The claim that at least some objects have their origins essentially (origin essentialism) is widespread. But it will be argued that the standard arguments for this claim fail to reveal its true significance. This significance lies in the fact that origin essentialism is a corollary of a fundamental principle about objects as such. Alluding to this connection, this principle shall be called essence originalism. To a first approximation, it says that, part of what makes an object O an object – in contrast to an event, say – is that, which object O is, is determined at or up to the moment of O’s origin. Essence originalism will be motivated and set into relation to both the endurance/perdurance-distinction and the distinction between objects, events and processes.
"Du siehst, mein Sohn, zum Raum wird hier die Zeit" - Zeitkonzepte in den Werken von Richard Wagner Thomas Sukopp
Dass sich Richard Wagner mit philosophischen Theorien, die u.a. auch Probleme von Raum und Zeit berühren, beschäftigt hat, ist relativ unumstritten. Im Vortrag wird es zunächst darum gehen, überblicksartig ein Grundverständnis für Wagners musikalisches Schaffen zu erlangen (1. Abschnitt). Anschließend sollen schlaglichtartig einige der Auffassungen von Richard Wagner dargestellt werden, die für eine Philosophie der Zeit von Belang seien könnten (2. Abschnitt). Schließlich geht es um eine Interpretation der Aussage Gurnemanz‘ im Parsifal (3. Abschnitt). Die Hauptthese, die ich erläutern und begründen werde, ist, dass erstens Wagners Konzept des Gesamtkunstwerks, genauer sein Verständnis davon, was ein Drama ausmacht, zentral von Raum-Zeit-Verhältnissen abhängt, zweitens, dass Wagners christlich-buddhistische Metaphysik hilft zu verstehen, was Wagner das „Raum-Zeit-Problem“ nannte und dass drittens Wagners Auffassungen hinsichtlich der Transformationen von Raum und Zeit sich parallelisieren lassen mit modernen physikalischen Sichtweisen, etwa der Untrennbarkeit von Raum und Zeit im Sinne Einsteins. Dass Wagner freilich Konzepte der modernen Physik vorweggenommen hat, ist zwar eine steile These, die meines Erachtens aber nicht haltbar ist.
“You see, my son, here time becomes space”—concept of time in the works of Richard Wagner Thomas Sukopp
It is quite indisputable that Richard Wagner has more or less competently dealt with philosophical questions, especially with problems of space and time, amongst others. My talk aims first at giving brief survey-like basic information to understand the composer Wagner (ch. 1). Subsequently, we will sketch some of Wagner’s views that could be relevant in the context of philosophy of time (ch. 2). Finally, I will interpret Gurnemanz’ statement in Act 1 of Parsifal, referring to the title of my talk (ch. 3). My main thesis is that, firstly, Wagner’s concept of “Gesamtkunstwerk” (engl. “total work of art”), especially the notion of “drama” depends on time-pace-relations. Secondly, Wagner’s Christian-Buddhist metaphysics helps to understand what he means by the “time-space-problem”. Thirdly, it is instructive to parallelize transformations of time and space with modern physical views, e.g. the inseparableness of time and space (Einstein). Nevertheless, to argue that Wagner is a kind of precursor of modern physics would be preposterous.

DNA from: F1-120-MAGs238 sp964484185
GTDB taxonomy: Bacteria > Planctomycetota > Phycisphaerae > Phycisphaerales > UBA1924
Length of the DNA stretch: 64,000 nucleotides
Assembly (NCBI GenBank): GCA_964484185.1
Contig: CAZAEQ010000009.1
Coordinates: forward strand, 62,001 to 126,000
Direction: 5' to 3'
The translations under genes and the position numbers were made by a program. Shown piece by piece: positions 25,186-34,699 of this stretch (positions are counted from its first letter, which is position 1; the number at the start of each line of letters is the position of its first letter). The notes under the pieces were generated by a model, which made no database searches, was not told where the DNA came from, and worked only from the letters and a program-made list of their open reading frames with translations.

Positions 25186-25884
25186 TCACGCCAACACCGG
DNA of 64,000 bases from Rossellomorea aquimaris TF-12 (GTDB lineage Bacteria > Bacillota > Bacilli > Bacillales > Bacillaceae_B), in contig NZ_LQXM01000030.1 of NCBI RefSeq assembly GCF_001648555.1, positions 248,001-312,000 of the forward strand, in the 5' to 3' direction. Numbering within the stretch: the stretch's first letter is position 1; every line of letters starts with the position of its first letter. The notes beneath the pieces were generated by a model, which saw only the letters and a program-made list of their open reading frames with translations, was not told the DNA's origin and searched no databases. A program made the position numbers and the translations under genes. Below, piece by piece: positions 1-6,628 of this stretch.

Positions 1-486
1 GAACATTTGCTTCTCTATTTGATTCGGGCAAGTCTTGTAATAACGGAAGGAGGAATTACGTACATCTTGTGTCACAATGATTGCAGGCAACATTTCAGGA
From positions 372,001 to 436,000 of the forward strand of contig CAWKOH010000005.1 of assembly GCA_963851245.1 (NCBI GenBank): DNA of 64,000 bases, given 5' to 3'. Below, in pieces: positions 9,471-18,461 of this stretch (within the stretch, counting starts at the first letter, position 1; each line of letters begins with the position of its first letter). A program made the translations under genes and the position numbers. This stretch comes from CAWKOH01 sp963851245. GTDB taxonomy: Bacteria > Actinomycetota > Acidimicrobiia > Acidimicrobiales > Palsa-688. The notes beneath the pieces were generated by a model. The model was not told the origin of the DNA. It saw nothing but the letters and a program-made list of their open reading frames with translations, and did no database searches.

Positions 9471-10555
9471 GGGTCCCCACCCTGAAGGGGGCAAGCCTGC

Similarities between Kantian and Husserlian Philosophy of Time Larissa Wallner
Kant and Husserl are often and rightfully regarded as representatives of opposing philosophical traditions and schools. While Kant intended to build a system with his three critiques, to give final answers to the famous questions in the field of epistemology, metaphysics of morals and nature/arts, Husserl is one of the founders of Phenomenology, a philosophical approach, which developed in opposition to scientific naturalism and had in mind to find a way to reach our reality as human beings located in a world, in a body. Even though Husserl’s thinking was evoked by and directed also against Neo-Kantianism, Kant and Husserl share a lot, when it comes to the identification of theoretical philosophy with transcendental philosophy which aim is to outline the conditions of experience at all („überhaupt“). This is exemplarily and distinctly presented by the shared results concerning the role time plays grounding and determining experience and the characteristics they ascribe to time.
In my talk I will start with this general feature of time being an a priori condition of the possibility of experience, emphasizing the great gap between Kant and Husserl. In a next step I will investigate the shared distinction (in different terminology) of Kant's “Anschauungsvollzug” and the object on the one hand and Husserl's “Auffassungsakt” and “Auffassungsinhalt” on the other hand. Not only are there similarities between the Kantian synthesis of reproduction and the Husserlian retention, but there are similar notions of the possibility of experiencing duration, succession and simultaneity – with one major difference in the description of non-causal succession. Finally there is a strong equivalence on the level of time as the form of the inner sense in Kant and time as form of consciousness in Husserl’s analysis of Phenomenology of inner time-consciousness. Lastly, I would suggest that one can read Kant in some aspects as a phenomenologist avant la lettre and in some aspects Husserl as a Postkantian. Certainly, there remain fundamental differences concerning method and axioms of their philosophy, but their philosophy of time brings them together more closely and sheds an inspiring light on both of their approaches.